Jeff Arsenault, Architectural Technologist/Designer

Le projet de Jeff Arsenault nous propose une rue pédestre/cyclable au coeur du centre-ville. Arsenault écrit:

Nearly every street in downtown Moncton is designed for motor vehicle traffic. Our city's core is unfriendly to the people who live and work there. The least we can do is dedicate one full avenue for pedestrians and one for bicycles, creating livable streets.

Lutz Street will become a pedestrian-only surface. High-density housing will be encouraged with strict design guidelines enforced, including (but not limited to) architectural merit, sustainability and quality of materials, energy efficiency, minimum window areas, and allowances for bicycle storage. Vehicle parking will not be a requirement, but a balanced approach will be encouraged, especially car-sharing arrangements. Street-level first floors will be reserved for small businesses including restaurants and shops. Franchises or "chain" restaurants and stores will not be allowed within a defined perimeter around the livable streets. This will offer the opportunity for local entrepreneurs to flourish without the risk of being pushed out by a large corporation simply because chains and franchises have the will to take over more territory and eliminate smaller competition.

A bridge for pedestrian and bicycle traffic will be built at the northern end of the livable streets, connecting them to the intersection of the Université de Moncton campus and the Sunny Brae neighbourhood. This will provide easier access to downtown for a large portion of Moncton's population base, including the neighbourhoods further up McLaughlin and Elmood Drive. Currently, residents of those areas must follow hostile roadways, especially in the winter months,to make their way on foot or by pedal to the downtown core.

Robinson Street will become a bicycle-only surface. Bike tunnels will be constructed under Mountain Road, St. George Street, Victoria Street, Queen Street and the train tracks, as well as Main Street. Side streets such as Railway, Park and Austin will end at Robinson. These provisions, along with the connector bridge over Wheeler Boulevard, will allow for an uninterrupted flow of bicycle traffic through the most ideal downtown corridor, where all major intersecting roads can easily add bike lanes to connect to this route.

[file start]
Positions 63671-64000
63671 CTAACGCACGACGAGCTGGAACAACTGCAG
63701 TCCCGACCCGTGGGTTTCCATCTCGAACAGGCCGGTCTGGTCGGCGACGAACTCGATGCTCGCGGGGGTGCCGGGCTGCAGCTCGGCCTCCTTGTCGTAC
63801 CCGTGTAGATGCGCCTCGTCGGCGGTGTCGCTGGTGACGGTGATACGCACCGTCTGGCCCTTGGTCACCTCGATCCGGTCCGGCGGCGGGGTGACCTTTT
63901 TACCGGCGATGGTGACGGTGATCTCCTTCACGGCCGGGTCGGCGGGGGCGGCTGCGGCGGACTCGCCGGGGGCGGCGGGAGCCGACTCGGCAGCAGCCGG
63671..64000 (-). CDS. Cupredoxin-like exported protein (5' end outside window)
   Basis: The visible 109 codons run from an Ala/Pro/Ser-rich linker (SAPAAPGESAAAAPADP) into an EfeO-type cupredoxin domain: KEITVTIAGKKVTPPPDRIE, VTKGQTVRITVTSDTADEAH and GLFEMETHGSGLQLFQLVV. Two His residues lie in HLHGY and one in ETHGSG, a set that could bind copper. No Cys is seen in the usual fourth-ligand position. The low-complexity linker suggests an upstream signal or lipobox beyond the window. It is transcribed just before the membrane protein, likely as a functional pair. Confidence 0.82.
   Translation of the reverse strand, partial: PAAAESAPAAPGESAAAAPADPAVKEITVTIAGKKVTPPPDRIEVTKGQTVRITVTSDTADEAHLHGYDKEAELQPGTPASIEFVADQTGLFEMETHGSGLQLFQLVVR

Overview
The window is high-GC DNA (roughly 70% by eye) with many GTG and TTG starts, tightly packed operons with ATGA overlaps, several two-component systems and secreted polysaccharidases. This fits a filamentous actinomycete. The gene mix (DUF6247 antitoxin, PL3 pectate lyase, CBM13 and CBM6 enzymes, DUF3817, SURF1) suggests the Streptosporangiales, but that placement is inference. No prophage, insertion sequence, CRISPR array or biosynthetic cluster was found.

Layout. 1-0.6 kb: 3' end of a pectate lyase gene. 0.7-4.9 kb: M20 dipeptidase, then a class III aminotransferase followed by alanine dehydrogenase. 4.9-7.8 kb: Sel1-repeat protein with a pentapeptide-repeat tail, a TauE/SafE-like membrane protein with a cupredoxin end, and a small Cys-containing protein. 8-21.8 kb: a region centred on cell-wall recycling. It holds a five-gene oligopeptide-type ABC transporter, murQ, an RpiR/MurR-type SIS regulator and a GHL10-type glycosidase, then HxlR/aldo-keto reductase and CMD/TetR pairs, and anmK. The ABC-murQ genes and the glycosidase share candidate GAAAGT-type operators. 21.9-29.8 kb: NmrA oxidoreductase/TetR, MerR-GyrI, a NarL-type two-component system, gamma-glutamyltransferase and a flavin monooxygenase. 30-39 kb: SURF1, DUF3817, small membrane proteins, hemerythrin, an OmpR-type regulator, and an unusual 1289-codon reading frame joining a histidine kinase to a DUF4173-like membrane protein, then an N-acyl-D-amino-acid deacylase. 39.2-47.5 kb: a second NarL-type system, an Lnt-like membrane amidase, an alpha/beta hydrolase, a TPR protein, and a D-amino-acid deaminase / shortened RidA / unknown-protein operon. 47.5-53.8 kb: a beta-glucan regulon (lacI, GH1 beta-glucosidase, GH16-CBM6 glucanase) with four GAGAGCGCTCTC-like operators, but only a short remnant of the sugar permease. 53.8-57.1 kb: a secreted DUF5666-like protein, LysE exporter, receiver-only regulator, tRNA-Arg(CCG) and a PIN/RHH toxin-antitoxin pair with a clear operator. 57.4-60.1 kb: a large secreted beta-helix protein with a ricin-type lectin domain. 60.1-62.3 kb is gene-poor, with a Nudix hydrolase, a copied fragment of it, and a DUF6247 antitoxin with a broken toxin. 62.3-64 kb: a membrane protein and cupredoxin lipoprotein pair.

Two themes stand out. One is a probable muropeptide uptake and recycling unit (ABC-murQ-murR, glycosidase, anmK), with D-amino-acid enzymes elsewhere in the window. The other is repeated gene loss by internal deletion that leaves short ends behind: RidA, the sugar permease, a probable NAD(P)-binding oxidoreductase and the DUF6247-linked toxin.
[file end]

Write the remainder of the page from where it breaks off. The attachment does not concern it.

Both of these dedicated surfaces will help ensure that future development of downtown Moncton will continue in a sustainable way. With the livable streets naturally leading there, the Petitcodiac river waterfront, which has been neglected for so long, will become prime redevelopment land. The only way to have a lively downtown is to make is so that people are able to live, work, shop and play all within walking distance. Restricting it to only one or two of those activities and catering to motor vehicle traffic as a priority essentially assures the demise of the downtown, as history has proven in so many other cities.

A new direction for beautification and sustainability will be pursued, by planting only edible plants as well as fruit-bearing trees and shrubs throughout the area. These will be organically grown, and the food produced will be available to users of the livable streets.

Transforming these two avenues from their current main use as motor vehicle corridors will offer the opportunity to improve vehicle traffic flow as well. The current throughways are a mishmash of improperly laid out "main" arteries that start and end abruptly, causing incredible bottlenecks even with very little actual traffic. Realigning motor vehicle traffic so that the parallel Archibald and Botsford streets actually function as traffic corridors will offer an

improved flow to and from the downtown area, so that traffic jams only occur when there are actually too many vehicles.

These may seem like ambitious and costly projects, but when you imagine the cost of building and servicing sprawl at the rate it is happening today and compare that to the per person cost of servicing this sustainable community, there is no question that it is a viable


The beautiful point of this entire exercise is that those who chose not to partake in the madness of wasting precious hours of their lives in a motor vehicle waiting for the light to turn will have a real option: a walkable, sustainable, community-oriented neighbourhood to live in, where a simpler way of life will be possible and will help lead to a prosperous City of Moncton that will rise again.